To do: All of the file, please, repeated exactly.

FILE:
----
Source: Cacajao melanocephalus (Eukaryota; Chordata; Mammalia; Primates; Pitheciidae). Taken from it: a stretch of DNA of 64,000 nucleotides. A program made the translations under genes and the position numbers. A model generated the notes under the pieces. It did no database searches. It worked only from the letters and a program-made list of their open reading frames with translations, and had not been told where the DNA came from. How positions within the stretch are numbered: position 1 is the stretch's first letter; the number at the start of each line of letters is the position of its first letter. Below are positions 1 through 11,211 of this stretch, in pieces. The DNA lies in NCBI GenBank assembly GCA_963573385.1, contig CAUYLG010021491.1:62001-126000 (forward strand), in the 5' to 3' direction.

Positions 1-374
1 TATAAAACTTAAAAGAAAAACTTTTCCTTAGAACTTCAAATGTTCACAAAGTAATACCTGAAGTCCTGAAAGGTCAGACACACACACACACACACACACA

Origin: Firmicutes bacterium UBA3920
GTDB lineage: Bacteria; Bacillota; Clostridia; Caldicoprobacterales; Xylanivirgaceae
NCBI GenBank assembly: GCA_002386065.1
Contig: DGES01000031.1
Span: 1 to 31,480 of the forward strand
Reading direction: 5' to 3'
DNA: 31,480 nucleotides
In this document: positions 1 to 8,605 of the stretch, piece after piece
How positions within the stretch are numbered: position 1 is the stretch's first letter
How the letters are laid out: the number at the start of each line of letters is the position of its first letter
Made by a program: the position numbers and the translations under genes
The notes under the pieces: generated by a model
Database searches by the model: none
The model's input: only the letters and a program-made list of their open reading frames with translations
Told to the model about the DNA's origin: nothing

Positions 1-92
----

Source: Cacajao melanocephalus (Eukaryota; Chordata; Mammalia; Primates; Pitheciidae). Taken from it: a stretch of DNA of 64,000 nucleotides. A program made the translations under genes and the position numbers. A model generated the notes under the pieces. It did no database searches. It worked only from the letters and a program-made list of their open reading frames with translations, and had not been told where the DNA came from. How positions within the stretch are numbered: position 1 is the stretch's first letter; the number at the start of each line of letters is the position of its first letter. Below are positions 1 through 11,211 of this stretch, in pieces. The DNA lies in NCBI GenBank assembly GCA_963573385.1, contig CAUYLG010021491.1:62001-126000 (forward strand), in the 5' to 3' direction.

Positions 1-374
1 TATAAAACTTAAAAGAAAAACTTTTCCTTAGAACTTCAAATGTTCACAAAGTAATACCTGAAGTCCTGAAAGGTCAGACACACACACACACACACACACA

Origin: Firmicutes bacterium UBA3920
GTDB lineage: Bacteria; Bacillota; Clostridia; Caldicoprobacterales; Xylanivirgaceae
NCBI GenBank assembly: GCA_002386065.1
Contig: DGES01000031.1
Span: 1 to 31,480 of the forward strand
Reading direction: 5' to 3'
DNA: 31,480 nucleotides
In this document: positions 1 to 8,605 of the stretch, piece after piece
How positions within the stretch are numbered: position 1 is the stretch's first letter
How the letters are laid out: the number at the start of each line of letters is the position of its first letter
Made by a program: the position numbers and the translations under genes
The notes under the pieces: generated by a model
Database searches by the model: none
The model's input: only the letters and a program-made list of their open reading frames with translations
Told to the model about the DNA's origin: nothing

Positions 1-92